Taiwan Renews Its Request to Join Civil Aviation Organization

Taiwan has again officially asked to join the International Civil Aviation Organisation (ICAO) so that it can participate in the world aviation body’s 40th assembly-session that opens on September 24. (Image:  Patrick Gruban via  flickr  CC BY-SA 2.0)
Taiwan has again officially asked to join the International Civil Aviation Organisation (ICAO) so that it can participate in the world aviation body’s 40th assembly-session that opens on September 24. (Image: Patrick Gruban via flickr CC BY-SA 2.0)

Taiwan has again officially asked to join the International Civil Aviation Organisation (ICAO) so that it can participate in the world aviation body’s 40th assembly-session that opens on September 24. The assembly is held once every three years. Taiwan has been applying for participation in the United Nations and its sub-agencies for roughly 30 years now. And almost every time it gets locked out by China.

In July of this year, President Tsai Ing-wen of the Republic of China (Taiwan) had a short stopover in New York. The city has an iconical status when it comes to diversity and freedom, plus it’s the home of the United Nations. This sent out a clear message to Taiwan’s diplomatic allies, many of whom are also UN Council members. The ICAO consists of 193 Member States. Together with a number of other international organizations that are invited to the Assembly, the ICAO establishes the worldwide best practice policies in the realm of aviation.

In July of this year, President Tsai Ing-wen of the Republic of China (Taiwan) had a short stopover in New York. (Image: David Reid via flickr/CC BY-SA 2.0)

In July of this year, President Tsai Ing-wen of the Republic of China (Taiwan) had a short stopover in New York. (Image: David Reid via flickr/CC BY-SA 2.0)

Why isn’t Taiwan a member of the ICAO?

Taiwan isn’t a member of the body, better known as ICAO, because it left the United Nations in 1971.  Taiwan’s globally influential rival, China, won’t let Taiwan back in. Even though Taiwan is self-ruled, China sees the Island as part of its own territory, claiming it is not a state and therefore not eligible to join UN agencies.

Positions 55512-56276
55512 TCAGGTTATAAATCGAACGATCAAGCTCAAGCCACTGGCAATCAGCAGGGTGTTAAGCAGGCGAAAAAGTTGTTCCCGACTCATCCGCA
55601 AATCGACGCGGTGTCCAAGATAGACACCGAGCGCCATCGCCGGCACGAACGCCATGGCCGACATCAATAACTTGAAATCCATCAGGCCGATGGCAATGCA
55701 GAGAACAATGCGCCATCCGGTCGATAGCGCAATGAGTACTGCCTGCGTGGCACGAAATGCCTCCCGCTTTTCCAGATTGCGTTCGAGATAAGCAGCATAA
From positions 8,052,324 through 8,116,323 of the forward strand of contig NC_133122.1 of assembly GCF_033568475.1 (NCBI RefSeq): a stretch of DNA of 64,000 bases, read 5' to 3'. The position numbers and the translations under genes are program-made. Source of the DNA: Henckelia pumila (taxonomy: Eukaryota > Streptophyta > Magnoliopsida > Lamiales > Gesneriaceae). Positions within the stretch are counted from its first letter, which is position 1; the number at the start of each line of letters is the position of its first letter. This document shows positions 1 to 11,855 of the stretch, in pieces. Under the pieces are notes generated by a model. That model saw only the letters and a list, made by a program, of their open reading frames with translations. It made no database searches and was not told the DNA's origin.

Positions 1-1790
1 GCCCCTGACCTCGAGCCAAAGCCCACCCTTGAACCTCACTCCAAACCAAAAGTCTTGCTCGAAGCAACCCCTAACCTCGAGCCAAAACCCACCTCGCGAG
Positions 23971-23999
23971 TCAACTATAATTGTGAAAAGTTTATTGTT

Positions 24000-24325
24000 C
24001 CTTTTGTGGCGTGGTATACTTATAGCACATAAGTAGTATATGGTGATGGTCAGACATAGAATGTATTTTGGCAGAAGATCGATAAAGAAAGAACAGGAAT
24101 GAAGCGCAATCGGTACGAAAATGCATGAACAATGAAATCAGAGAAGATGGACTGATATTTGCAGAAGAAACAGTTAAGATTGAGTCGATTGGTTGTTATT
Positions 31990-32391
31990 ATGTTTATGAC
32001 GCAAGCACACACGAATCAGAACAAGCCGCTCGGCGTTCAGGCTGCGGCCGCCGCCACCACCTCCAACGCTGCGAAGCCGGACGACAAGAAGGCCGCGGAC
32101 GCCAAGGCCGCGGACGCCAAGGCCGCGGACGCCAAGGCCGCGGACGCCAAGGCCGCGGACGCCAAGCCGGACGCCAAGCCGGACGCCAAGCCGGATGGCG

Taiwan’s dilemma with the UN goes back to October 25, 1971, when the United Nations General Assembly voted mainland China (ruled by the Chinese Communist Party) into the UN body and expelled Taiwan (the Republic of China). China had gained enough international back-up to persuade the General Assembly to pass the resolution, which also declared that Communist-ruled China and not the Republic of China (Taiwan) would be recognized as a representative of the whole of China. For many critics, it remains a mystery to this day how the bill relieving the Republic of China was able to legally pass against the backdrop of Article 18 of the UN Charter, which requires a so-called two-thirds supermajority for approval when it comes to important questions.

Even though Taiwan is self-ruled, China sees the Island as part of its own territory, claiming it is not a state and therefore not eligible to join UN agencies. (Image: pxhere / CC0 1.0)

Even though Taiwan is self-ruled, China sees the Island as part of its own territory, claiming it is not a state and therefore not eligible to join UN agencies. (Image: pxhere / CC0 1.0)

The principles of inclusiveness and leaving no one behind are key to realizing the SDGs. Taiwan, a full-fledged democracy, has made considerable progress in fulfilling the SDGs and has provided assistance to countries in need. Nevertheless, it continues to be barred from participating in related meetings, mechanisms, and activities due to political interference. However, “development is not sustainable if it is not fair and inclusive.” In recent years, Taiwan has been providing development assistance to and engaging in cooperation programs with partner countries worldwide.

Summary

Taiwan officially requested to be able to join the 40th Triennial Assembly and was primarily denied entry by China. Taiwan has been trying to re-enter the UN-body for the past 30 years, having been locked out since being ousted. Mainland China is regarded as the only representative for China, even though many critics disagree pointing out the fact that: “The Republic of China meets all requirements for membership in the United Nations. The Republic of China has a defined territory, a population of 21.8 million (greater than that of two-thirds of the Members of the United Nations), and a Government which has the capacity to fulfill international obligations. It, therefore, meets all prerequisites for statehood.”

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